The Continuing Gap in Control System Cybersecurity of the Electric Industry
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- Apr 29, 2020 5:01 pm GMTApr 28, 2020 3:58 pm GMT
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This item is part of the Special Issue - 2020-04 - Cybersecurity, click here for more
I helped start the control system cyber security program for the electric industry in 2000 while at the Electric Power Research Institute-EPRI (I left EPRI in 2002). The program was based on three pillars – physical security (”guns, gates, and guards” which already existed), network security (needed to be addressed by the IT community), and control system cyber security (which can only be addressed by the control system community including the electric utilities). The program was about “keeping lights on and water flowing”. Keeping Internet Protocol (routable) networks available was not the ultimate goal.
When we started the program in 2000 there was little understanding about cyber security beyond it being an “e-mail problem”. There was, and continues to be, little buy-in of cyber security by the substation and power plant communities. Moreover, cybersecurity policymakers, including in the NERC CIP process, have assumed that control systems are simply another type of IT infrastructure and, therefore, IT policies, technologies, training, and testing methodologies apply. This is also why much of the current focus is on the Human Machine Interfaces-HMIs (Windows) rather than the actual control systems. There have been numerous cases where IT security policies, procedures, technology, and/or testing have impacted control system operation, sometimes actually damaging control systems. Moreover, keeping the focus on the HMIs have left the unsecured control syetem devices unmonitored for cyber security.
The NERC CIP process changed the face of cyber security in the electric industry. The overwhelming positive of the NERC CIPs was getting management attention to the concept of cyber security. However, the ultimate goal changed from keeping lights on to keeping the networks available – these are not the same. Moreover, the CIPs became a compliance exercise staffed with compliance and network security experts, not grid and power plant experts. This has significant implications for the ultimate goal of keeping the grid reliable, available, and safe.
The NERC CIPs have several very significant limitations for protecting the grid:
- The most critical aspects of grid and power plant reliability and safety come from the field control system devices such as process sensors (e.g., pressure, level, flow, temperature, voltage, current, etc.), drives, actuators, power supplies, etc. yet, these devices have no cyber security, authentication, and generally rely on lower level, non-routable protocols. Unfortunately, these critical devices and networks are out-of-scope for NERC CIP compliance. As an example, a utility connected THOUSANDS of process sensors to their corporate network and from there to the Internet. That was not considered a NERC CIP violation.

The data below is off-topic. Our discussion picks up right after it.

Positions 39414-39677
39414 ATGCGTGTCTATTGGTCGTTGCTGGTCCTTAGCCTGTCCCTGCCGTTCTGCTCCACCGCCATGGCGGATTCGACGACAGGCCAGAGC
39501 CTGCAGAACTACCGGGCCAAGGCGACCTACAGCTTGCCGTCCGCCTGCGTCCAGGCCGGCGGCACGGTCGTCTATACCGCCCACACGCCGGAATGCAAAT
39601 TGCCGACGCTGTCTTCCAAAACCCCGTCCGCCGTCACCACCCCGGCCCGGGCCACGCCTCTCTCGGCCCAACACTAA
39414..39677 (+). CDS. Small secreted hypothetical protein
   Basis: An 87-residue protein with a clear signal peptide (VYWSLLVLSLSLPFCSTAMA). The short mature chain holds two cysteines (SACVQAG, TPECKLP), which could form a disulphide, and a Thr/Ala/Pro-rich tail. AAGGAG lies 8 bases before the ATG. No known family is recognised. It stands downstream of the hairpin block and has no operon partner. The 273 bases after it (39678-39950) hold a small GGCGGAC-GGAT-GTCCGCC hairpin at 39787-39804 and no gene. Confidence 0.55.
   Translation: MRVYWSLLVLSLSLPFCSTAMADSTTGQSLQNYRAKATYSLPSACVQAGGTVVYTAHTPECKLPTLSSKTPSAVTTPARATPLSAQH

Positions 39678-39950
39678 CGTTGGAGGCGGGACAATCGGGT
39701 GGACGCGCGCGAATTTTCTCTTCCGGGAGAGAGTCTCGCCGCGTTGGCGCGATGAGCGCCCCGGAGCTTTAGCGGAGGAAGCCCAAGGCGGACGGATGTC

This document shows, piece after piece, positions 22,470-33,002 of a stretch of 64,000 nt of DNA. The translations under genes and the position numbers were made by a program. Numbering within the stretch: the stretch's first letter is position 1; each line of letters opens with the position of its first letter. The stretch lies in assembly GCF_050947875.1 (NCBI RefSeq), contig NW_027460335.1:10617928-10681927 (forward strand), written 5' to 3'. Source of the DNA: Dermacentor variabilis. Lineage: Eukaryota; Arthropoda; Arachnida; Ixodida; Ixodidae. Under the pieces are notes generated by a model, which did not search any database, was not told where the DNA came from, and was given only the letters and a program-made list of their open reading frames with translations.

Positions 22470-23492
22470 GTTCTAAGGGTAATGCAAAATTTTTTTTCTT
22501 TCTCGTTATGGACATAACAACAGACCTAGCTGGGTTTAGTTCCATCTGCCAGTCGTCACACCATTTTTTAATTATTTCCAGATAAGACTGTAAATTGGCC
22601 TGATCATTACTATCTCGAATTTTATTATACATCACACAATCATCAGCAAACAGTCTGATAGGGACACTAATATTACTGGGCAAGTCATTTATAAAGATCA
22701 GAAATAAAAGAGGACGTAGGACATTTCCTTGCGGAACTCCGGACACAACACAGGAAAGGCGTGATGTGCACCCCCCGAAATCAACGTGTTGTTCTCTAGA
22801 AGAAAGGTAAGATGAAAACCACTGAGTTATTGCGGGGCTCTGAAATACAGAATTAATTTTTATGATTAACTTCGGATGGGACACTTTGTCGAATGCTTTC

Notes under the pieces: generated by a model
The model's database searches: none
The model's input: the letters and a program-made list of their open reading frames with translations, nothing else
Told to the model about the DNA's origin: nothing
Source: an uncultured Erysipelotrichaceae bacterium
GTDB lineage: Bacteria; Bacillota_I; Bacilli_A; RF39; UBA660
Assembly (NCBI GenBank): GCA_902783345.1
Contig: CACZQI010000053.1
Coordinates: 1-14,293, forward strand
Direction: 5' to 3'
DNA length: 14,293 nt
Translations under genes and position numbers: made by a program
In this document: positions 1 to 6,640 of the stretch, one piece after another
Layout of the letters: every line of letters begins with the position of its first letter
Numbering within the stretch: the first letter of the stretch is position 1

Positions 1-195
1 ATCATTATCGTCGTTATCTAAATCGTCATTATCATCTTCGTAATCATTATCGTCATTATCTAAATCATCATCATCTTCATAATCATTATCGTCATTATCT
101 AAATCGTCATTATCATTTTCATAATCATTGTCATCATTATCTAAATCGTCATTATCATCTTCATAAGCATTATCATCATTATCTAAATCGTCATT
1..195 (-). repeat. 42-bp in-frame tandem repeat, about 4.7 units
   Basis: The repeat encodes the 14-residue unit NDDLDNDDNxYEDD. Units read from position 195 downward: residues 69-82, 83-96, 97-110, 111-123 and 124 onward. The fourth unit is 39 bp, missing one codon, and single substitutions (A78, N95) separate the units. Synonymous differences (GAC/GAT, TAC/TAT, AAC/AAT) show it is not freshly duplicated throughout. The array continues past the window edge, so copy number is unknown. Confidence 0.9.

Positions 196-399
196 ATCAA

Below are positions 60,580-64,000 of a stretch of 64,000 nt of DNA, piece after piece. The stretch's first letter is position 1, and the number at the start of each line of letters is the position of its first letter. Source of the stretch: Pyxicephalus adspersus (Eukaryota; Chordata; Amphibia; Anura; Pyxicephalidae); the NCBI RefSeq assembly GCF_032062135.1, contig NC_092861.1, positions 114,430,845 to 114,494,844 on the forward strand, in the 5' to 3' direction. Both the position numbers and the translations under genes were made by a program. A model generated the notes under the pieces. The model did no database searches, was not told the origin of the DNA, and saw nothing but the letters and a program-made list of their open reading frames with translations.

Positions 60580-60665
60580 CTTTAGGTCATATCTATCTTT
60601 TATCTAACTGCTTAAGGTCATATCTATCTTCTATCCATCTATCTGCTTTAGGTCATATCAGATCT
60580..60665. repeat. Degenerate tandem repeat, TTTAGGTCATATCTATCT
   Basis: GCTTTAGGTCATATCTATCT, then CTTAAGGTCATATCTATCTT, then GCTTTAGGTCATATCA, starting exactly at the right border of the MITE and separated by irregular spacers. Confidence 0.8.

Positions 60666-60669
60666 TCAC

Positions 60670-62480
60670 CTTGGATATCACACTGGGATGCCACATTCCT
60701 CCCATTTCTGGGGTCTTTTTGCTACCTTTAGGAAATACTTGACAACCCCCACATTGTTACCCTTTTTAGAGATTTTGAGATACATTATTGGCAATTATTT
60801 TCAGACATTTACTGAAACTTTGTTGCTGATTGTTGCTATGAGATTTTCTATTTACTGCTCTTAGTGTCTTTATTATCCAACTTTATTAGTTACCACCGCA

- The NERC CIPs assume a cyber attack will be identifiable in an expeditious manner. However, the cyber attack of a petrochemical plant in Saudi Arabia demonstrated that it may not be possible to detect a cyber attack capable of shutting down a facility. Morever, there have been numerous cases in the North American electric industry where control system cyber incidents went undetected for months. It may be difficult to identify a cyber incident as being malicious as the only difference between a malicious attack versus an unintentional incident may be the motivation of the person involved. Additionally, control system cyber forensics are minimal at best .
- The NERC CIPs are focused on malware rather than physics issues. Yet, the physics issues can bring the grid down for months without having to resort to using malware.
These are not idle considerations as control system cyber impacts are real. There have been more than 1,200 actual control system cyber incidents to date, with more than 1,500 deaths and more than $70 billion in direct damages. The impacts include pipe ruptures, refinery explosions, train crashes, plane crashes, and major electric outages. Specifically, there have been more than 300 control system cyber incidents in the North American electric grid including 5 major outages each affecting at least 95,000 customers. All were caused by electronic communications between control systems and devices.
What needs to be:
- Governance changes need to mandate that engineering management and technical staff participate in control system cybersecurity along with CIO/CISO and IT/OT network security staff;
- Recognize and address the most dangerous control system cyber attacks are those that manipulate physics. This requires engineering-domain expertise to identify and respond to these types of issues;
- Training is needed for the substation and plant engineers to recognize when upset conditions might be cyber-related; and
- Adequately address field control system devices in control system cyber security policies and procedures including supply chain.